(Host) The town of Killington will push ahead with efforts to secede from Vermont. A resolution directing the town selectmen to stop efforts to join New Hampshire was defeated by town meeting voters 117 to 45. Local officials have been threatening to leave Vermont because of what they call unfairly high property taxes.
As VPR’s Nina Keck reports, debate on the issue got ugly.
(Keck) There weren’t any punches thrown, but the hostility was palpable when Killington resident Charles Wise halted debate on the secession issue by calling for a vote.
(Moderator) “Shall I move the question?”
(Keck) When the motion was seconded, Art LaMontagne, who had been waiting his turn to speak, was told to sit down.
(LaMontagne and others) “This is a sham! I’m tired of this town, tired of this town.”
“Good bye and don’t’ come back!”
“Who made you president of this town?”
“I want you to know you’ll be voting on whether or not to move the question.”
“Everybody vote no!”
“Everybody listen, you’re out of order, too.”
“Yeah, I am.”
“All those in favor of moving the question say ‘aye.’ Those opposed? The motion is carried.”
(Keck) After that outburst, the nearly 200 people attending the meeting voted 117 to 45 to continue with efforts to secede. Longtime Killington resident Charles Wise says he called for the vote because he felt the half-hour debate had gone on long enough.
(Wise) “It was pretty obvious to me that everyone’s mind was probably already made up and all continued discussion would do would get people angry and say nastier things and that kind of stuff.”
(Keck) But Art LaMontagne, who had stormed out of the school and was still fuming in the parking, lot felt differently.
(LaMontagne) “The real issue in my opinion is the divisiveness that I see in our own town. Charlie saw that I was there, he knew that I wished to speak on the issue and I thought it was a sneaky trick on his part to cut off debate.”
(Keck) “What would you have told the audience just now if you had the chance to speak?”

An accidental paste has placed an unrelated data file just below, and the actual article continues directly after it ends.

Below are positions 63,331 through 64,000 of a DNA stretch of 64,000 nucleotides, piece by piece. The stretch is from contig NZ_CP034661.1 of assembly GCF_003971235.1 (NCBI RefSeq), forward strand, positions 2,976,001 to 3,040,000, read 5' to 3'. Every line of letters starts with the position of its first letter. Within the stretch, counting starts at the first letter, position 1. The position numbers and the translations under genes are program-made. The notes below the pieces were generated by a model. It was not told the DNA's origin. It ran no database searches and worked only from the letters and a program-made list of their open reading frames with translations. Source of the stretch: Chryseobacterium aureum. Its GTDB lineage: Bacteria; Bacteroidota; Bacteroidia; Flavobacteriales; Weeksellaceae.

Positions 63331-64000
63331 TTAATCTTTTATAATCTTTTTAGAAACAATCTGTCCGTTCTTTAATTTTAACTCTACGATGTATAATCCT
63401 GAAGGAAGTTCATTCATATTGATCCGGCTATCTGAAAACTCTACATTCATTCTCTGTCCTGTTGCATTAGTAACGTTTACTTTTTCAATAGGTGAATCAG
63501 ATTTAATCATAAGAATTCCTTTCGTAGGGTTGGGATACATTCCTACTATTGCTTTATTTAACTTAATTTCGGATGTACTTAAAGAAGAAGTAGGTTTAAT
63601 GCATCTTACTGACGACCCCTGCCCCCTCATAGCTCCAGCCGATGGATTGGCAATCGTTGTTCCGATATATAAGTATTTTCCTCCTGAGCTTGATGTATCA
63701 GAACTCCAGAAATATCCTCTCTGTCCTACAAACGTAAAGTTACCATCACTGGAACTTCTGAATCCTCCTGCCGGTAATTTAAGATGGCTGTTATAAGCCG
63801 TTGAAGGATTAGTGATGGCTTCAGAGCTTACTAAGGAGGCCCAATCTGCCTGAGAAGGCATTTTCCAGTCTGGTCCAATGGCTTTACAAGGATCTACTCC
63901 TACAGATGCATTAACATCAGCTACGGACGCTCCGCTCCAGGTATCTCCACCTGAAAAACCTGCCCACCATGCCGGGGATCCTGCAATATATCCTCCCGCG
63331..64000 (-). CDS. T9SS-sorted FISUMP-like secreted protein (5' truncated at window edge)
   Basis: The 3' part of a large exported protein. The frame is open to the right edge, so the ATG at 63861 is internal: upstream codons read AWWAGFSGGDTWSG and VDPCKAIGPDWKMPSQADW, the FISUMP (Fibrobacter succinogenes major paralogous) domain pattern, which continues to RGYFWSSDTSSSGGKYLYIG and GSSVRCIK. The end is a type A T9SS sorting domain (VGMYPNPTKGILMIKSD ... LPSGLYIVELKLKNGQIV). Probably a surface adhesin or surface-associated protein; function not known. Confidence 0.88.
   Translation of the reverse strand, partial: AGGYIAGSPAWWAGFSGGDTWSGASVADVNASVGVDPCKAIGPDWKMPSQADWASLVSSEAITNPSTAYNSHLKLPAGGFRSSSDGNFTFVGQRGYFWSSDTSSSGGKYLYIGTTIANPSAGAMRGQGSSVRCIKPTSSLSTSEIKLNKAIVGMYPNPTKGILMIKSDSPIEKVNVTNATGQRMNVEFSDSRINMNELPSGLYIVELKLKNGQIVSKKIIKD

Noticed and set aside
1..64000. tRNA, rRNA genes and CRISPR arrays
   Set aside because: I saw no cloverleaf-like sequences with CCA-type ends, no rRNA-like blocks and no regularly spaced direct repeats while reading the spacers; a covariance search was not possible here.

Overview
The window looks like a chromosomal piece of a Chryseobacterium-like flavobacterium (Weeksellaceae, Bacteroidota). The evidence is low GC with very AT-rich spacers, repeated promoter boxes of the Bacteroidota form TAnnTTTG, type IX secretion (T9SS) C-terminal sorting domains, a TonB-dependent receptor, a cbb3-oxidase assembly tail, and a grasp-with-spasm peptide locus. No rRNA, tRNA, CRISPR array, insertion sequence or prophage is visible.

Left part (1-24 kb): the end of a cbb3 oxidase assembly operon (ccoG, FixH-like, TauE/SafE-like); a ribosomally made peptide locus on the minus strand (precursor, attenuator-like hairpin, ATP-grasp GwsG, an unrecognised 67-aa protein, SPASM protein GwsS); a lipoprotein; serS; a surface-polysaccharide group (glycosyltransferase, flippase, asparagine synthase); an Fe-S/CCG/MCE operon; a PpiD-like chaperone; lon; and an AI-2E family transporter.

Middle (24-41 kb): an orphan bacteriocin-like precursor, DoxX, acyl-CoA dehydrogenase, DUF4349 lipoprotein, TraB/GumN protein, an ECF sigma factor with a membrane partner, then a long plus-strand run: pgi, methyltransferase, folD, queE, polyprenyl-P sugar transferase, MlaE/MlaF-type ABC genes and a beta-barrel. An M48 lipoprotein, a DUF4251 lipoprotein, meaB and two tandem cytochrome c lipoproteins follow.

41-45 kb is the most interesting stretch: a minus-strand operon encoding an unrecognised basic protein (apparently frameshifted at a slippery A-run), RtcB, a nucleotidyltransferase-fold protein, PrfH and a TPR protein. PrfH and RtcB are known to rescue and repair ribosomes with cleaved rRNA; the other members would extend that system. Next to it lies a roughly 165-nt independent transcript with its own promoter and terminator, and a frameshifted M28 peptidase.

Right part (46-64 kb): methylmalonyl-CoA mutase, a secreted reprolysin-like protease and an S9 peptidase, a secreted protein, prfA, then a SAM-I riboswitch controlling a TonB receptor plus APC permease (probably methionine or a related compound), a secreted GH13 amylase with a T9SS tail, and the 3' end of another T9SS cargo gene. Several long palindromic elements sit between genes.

(LaMontagne) “I would have told them to vote to stop the secession movement. This town needs to have a development commission. This town needs to pull itself up by its bootstraps to determine how to move forward in the 21st century. And I don’t see them doing that. This town is dying. We need to come up with ideas to move the town forward, not pie in the sky ideas about trying to secede from Vermont.”
(David Lewis) “It’s not as if we spend all our time working on this New Hampshire thing.”
(Keck) That’s Killington Town Manager David Lewis.
(Lewis) “Property taxes are $10 million a year. That’s the number one thing that, as a government, we hear – that our property taxes are too high. Quite frankly, we don’t hear too many people wanting us to develop industrial development parks. I mean, the private sector does that quite well. We have to respond to the majority of the people and the majority of the people want us to do municipal services and property taxes.”
(Keck) With the voters’ show of support, Lewis says Killington will continue its efforts to become part of New Hampshire. While he admits it’s a long shot, he and many other local residents said it’s important for those in power to see just how upset they are with the state property tax situation.
For Vermont Public Radio, I’m Nina Keck in Killington.